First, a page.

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Why We Struggle With Subtraction and Decluttering

Updated: Jun 18, 2022

By Jamie Li

February 26, 2022

UPDATED 12:00 PM EST




[Photo credit: ScienceNews]


When deciding whether or not to keep something, Marie Kondo once said to ask if that item sparks joy. With the rise of minimalism, you may have looked around and realized how much stuff has accumulated. You may wonder why your drawers are overflowing with junk you never use, or your desk is a cluttered nightmare. Turns out, science has an answer for that.


A study in Nature asked 1,585 participants to solve puzzles either adding or subtracting things. For example, one puzzle had a grid with patterns. Participants needed to assemble a symmetrical design by adding or removing squares. Out of 94 participants, 73 opted to add, 18 subtracted, and three adjusted the original pattern. In this case, the vast majority chose to add. Participants also improved essays, recipes and travel itineraries. Again, people were more likely to add instead of take away.


The team believes that adding is the default and that many people fail to consider subtraction. To challenge people to subtract, the team created experiments that involved an incentive to remove. The experiment used a lego structure with a figurine underneath a platform supported by a block. The researchers asked participants to stabilize the platform by adding or taking away blocks. The team explained to half the participants that they would earn $1 for completing the task and that each piece of Lego used costs ten cents. 40 out of 98 participants removed the block to have the platform rest on the sturdier tower. The other half of the participants were given a further nudge. The researchers also said that removing pieces is free and costs nothing. 66 out of 99 participants removed the block in this group. Similar to how an editor will remind an author to remove when they would forget to, the extra prompt from the researchers produces more subtractive solutions.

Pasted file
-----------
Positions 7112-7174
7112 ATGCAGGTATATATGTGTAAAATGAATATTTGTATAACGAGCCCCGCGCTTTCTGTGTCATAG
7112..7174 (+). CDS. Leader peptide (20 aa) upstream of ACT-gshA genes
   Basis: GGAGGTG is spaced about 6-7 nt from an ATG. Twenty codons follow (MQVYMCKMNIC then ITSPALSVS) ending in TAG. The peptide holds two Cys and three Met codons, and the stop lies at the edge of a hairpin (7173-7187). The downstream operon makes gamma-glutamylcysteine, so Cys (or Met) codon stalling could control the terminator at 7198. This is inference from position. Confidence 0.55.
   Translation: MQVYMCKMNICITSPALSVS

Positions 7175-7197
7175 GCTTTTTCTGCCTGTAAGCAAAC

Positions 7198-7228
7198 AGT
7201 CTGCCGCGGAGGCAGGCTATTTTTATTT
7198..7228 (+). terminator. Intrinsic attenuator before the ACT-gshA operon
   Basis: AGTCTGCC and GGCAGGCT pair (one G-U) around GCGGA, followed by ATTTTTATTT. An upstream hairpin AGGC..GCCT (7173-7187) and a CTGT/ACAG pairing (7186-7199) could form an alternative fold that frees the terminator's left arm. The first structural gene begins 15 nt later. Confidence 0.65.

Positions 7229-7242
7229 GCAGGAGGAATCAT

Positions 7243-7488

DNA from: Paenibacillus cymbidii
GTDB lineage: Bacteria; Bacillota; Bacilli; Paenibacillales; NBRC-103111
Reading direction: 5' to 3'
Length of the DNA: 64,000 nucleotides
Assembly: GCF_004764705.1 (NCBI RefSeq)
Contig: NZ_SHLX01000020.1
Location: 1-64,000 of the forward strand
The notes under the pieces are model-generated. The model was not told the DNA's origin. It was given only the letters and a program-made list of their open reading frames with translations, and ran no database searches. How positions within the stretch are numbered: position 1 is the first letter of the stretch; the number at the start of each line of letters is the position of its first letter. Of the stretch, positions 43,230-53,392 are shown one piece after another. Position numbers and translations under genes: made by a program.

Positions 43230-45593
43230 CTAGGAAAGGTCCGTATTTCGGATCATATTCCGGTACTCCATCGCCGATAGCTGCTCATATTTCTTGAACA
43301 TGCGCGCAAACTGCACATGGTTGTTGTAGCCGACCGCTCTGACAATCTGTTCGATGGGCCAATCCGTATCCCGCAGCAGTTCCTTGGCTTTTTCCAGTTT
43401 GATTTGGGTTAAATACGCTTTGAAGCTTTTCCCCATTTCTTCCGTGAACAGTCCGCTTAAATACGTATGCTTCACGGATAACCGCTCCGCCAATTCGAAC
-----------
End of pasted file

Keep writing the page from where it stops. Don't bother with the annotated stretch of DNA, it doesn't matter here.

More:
[Photo credit: CBC]


So, what does this say about humans as a whole? Choosing to add instead of subtracting explains the clutter in homes and annoying red tape within systems. Moreover, combatting this additive mindset can overcome more prominent issues such as climate change and limiting our carbon footprint. These issues are tied to the consumption of resources. Therefore, changing our mindset to focus on subtraction may help with the overconsumption that contributes to global warming.


Research from Nature demonstrates that most people are predisposed to add, even when subtracting is the better option. Attempting minimalism or struggling to tidy can be a painful and arduous process. At the very least, next time you attempt to clean out a messy bag or an overflowing drawer, you can partially deflect blame onto human psychology.


References

Adams, Gabrielle S., et al. “People Systematically Overlook Subtractive Changes.” Nature, vol.

592, no. 7853, 7 Apr. 2021, pp. 258–261., https://doi.org/10.1038/s41586-021-03380-y.

Goodall, Reece. “Why Our Brains Prefer Addition to Subtraction.” The Boar, 27 May 2021,

https://theboar.org/2021/05/why-our-brains-prefer-addition-to-subtraction/.

Goodyear, Sheena. “When Solving Life's Problems, People Tend to Add Even When It's Easier

to Subtract: Study | CBC Radio.” CBCnews, CBC, 8 Apr. 2021,

https://www.cbc.ca/radio/asithappens/as-it-happens-thursday-edition-1.5980030/when-s

Olving-life-s-problems-people-tend-to-add-even-when-it-s-easier-to-subtract-study-1.598

0034.

Gupta, Sujata. “People Add by Default Even When Subtraction Makes More Sense.” Science

News, Society for Science, 7 Apr. 2021,

https://www.sciencenews.org/article/psychology-numbers-people-add-default-subtract-better.

“Less is more: Why our brains struggle to subtract.” YouTube, uploaded by nature video, 7 Apr.

2021, https://youtu.be/1y32OpI2_LM.



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